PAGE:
Community raises Juneteenth flag in Milwaukee, remembers emancipation of Black Americans

Posted at 6:52 PM, Jun 14, 2021
and last updated 2021-06-14 19:52:12-04

MILWAUKEE — In the heart of one of Milwaukee's predominately Black neighborhoods, a Juneteenth flag now flies high symbolizing justice and freedom for Black Americans.

"It means heritage, it means unity, it means where we came from," said Atkinson Park resident, Huston Wade.

It was a sight that brought smiles and pride to many. Families, friends and local leaders watched as the Juneteenth flag was raised in the middle of Atkinson Park.

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"This is a very important park to the Black community, right in the heart of where Black people live in our community," said State Rep. David Bowen.

"The flag represents strength, it represents freedom, it represents that we're moving forward," said X Men United LLC President, Torre Johnson.

Johnson was just one of many who pushed to have the flag raised in the local park in remembrance of June 19th, a day that marks the freedom of enslaved Black Americans in the United States.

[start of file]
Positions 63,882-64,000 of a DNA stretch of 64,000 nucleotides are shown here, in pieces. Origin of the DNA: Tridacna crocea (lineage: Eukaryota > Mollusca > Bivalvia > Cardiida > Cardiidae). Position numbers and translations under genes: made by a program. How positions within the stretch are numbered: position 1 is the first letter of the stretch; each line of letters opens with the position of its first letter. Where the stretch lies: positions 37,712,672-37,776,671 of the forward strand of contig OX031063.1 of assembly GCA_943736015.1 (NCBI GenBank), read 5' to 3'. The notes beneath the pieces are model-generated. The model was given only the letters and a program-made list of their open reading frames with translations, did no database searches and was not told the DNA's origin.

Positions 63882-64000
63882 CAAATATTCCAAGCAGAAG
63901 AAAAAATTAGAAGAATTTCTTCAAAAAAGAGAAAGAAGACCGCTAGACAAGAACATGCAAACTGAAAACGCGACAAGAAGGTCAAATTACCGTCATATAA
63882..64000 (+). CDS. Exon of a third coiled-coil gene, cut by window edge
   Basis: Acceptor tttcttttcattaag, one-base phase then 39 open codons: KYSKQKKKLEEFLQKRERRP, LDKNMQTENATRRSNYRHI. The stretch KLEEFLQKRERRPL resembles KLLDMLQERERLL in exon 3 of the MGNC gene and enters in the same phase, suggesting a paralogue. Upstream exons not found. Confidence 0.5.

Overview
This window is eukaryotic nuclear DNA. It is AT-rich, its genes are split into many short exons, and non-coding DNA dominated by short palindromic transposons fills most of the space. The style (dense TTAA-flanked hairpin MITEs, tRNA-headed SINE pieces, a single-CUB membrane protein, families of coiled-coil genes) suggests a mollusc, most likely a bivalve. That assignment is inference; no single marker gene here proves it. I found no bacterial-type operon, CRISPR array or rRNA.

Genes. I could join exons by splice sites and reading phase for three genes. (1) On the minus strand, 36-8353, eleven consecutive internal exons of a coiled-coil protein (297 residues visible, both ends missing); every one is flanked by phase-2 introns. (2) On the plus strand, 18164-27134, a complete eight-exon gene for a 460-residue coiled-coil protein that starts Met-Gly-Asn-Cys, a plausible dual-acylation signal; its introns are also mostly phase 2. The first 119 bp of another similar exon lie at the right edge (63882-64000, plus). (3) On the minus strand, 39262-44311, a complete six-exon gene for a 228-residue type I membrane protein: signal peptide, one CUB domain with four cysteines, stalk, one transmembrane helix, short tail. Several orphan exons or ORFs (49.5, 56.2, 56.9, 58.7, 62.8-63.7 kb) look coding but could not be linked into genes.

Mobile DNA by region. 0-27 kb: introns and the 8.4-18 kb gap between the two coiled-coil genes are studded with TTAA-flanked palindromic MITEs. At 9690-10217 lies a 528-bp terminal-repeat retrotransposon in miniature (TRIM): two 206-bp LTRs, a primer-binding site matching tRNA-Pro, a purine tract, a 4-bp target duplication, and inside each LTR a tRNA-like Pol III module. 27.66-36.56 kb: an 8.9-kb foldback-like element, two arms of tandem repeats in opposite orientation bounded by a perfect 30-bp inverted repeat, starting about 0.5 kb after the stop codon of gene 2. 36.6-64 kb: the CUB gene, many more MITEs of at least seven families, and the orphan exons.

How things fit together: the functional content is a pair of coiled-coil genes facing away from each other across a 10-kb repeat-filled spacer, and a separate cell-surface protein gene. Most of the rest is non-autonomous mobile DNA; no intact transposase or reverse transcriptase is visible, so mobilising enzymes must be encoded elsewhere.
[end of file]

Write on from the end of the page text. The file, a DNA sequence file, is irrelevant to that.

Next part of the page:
"Freedom isn't free, so we have to also tell that story authentically. Educating our students, our young people about what we have been through and the strong enduring shoulders that we stand on today," said Rep. Bowen.

With the same red, white and blue colors as the American Flag, the Juneteenth flag shows a bursting star on the front, symbolizing a new people and a new freedom.

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"It's new. It's a new beginning. That's almost as the same as the American flag letting the people know that our ancestors and our descendants that were enslaved are Americans," said Johnson.

And while it's a step in the right direction when it comes to commemorating Juneteenth, officials say there's still more work to be done.

"98% of Americans don't learn about this in our schools, and this is an important event, and it's an event that should be taught," said Mayor Tom Barrett.

Mayor Barrett adds that he still has to iron out some details when it comes to seeing if he can raise the Juneteenth flag over at city hall - but he says no matter what, something will be done to remember the special day.

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